Estate planning is important for all responsible adults. Some people do not take action even though they should because they are prone to procrastination. They intend to take care of it at some point in the future.
Of course, many times the individual who thinks this way dies before he or she ever gets around to planning his or her estate.
And then there are those who make assumptions that come back to cause problems for their loved ones. One of these is the notion that the state has a ready-made estate plan already in place for you. If you die without a will, the assets that you have in your possession will magically fall into the correct hands.
The Condition of Intestacy in Oklahoma City Oklahoma
Intestacy is the process that results if you die without a last will or some other type of estate planning documents directing the distribution of your property. If you die intestate in Oklahoma City, the probate court will be forced to sort everything out.
First of all, this is going to slow everything down to a standstill. The court has to determine whom the living relatives are, figure out what property is involved, and attempt to make sense of it all.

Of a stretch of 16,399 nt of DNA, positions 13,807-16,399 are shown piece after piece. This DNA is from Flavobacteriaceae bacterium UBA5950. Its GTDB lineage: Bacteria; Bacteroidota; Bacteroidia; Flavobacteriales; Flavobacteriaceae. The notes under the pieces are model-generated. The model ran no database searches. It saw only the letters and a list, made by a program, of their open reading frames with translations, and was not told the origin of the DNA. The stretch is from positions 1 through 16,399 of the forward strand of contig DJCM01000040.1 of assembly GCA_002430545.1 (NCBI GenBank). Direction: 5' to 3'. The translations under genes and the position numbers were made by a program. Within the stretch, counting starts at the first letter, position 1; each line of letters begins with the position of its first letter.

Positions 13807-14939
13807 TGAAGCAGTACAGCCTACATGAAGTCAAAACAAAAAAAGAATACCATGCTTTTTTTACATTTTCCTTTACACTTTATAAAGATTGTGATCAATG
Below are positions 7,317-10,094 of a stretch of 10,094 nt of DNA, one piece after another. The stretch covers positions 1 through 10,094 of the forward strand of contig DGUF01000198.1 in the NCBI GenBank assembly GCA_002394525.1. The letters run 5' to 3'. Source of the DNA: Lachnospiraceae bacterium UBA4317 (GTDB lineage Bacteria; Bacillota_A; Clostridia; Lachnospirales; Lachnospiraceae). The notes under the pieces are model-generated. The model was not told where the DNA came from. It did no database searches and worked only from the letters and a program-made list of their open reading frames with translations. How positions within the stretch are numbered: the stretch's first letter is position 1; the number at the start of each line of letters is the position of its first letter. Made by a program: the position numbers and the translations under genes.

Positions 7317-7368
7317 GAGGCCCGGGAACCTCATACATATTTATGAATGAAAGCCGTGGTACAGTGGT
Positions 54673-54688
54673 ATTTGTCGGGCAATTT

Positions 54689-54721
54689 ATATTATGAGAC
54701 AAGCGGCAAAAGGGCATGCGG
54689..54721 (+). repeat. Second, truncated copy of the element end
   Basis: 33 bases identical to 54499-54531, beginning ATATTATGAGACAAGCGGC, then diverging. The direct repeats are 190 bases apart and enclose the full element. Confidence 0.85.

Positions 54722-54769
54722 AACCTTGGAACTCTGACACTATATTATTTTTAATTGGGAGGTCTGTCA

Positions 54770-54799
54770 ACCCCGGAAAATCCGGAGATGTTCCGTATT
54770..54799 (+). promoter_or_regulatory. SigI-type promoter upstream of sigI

Each state has its own intestate succession rules. In the state of Oklahoma your children would inherit everything if you did not have a spouse still alive. If you died intestate and had a surviving spouse but no descendents, parents, or siblings, your spouse would inherit everything.
However, if you had a spouse and parents and/or siblings still alive, your spouse would not inherit everything.
It is logical to assume that a great many people would want to see their spouses inherit everything rather than allowing for their parents or siblings to get a portion of what they had to leave behind.
If a surviving spouse is left behind along with descendents produced by you and this spouse, your children would inherit half of the intestate property and your spouse would inherit the other half.
Perhaps you would prefer to allow your spouse to make his or her own decisions with regard to the distribution of inheritances after you pass away.
These are just a few scenarios that could exist. There are others. For example, if you pass away without any living relatives at all, the state could absorb your property under escheat laws.
There is no reason to take your chances with intestacy. If you don’t know where to begin when it comes to estate planning, simply take a moment to contact our firm to request a free consultation.
We can be reached by phone at (405) 843-6100, and you can also contact us through this website.
Parman & Easterday
Latest posts by Larry Parman, Attorney at Law (see all)
- Clarity is Key to Planning & How Tom Petty Could’ve Done It Better - July 18, 2019
- Why Crowdfunding May Cost You Medicaid Eligibility - July 16, 2019
- Beneficiary Designations, etc., Aren’t a True Substitute for a Trust - July 11, 2019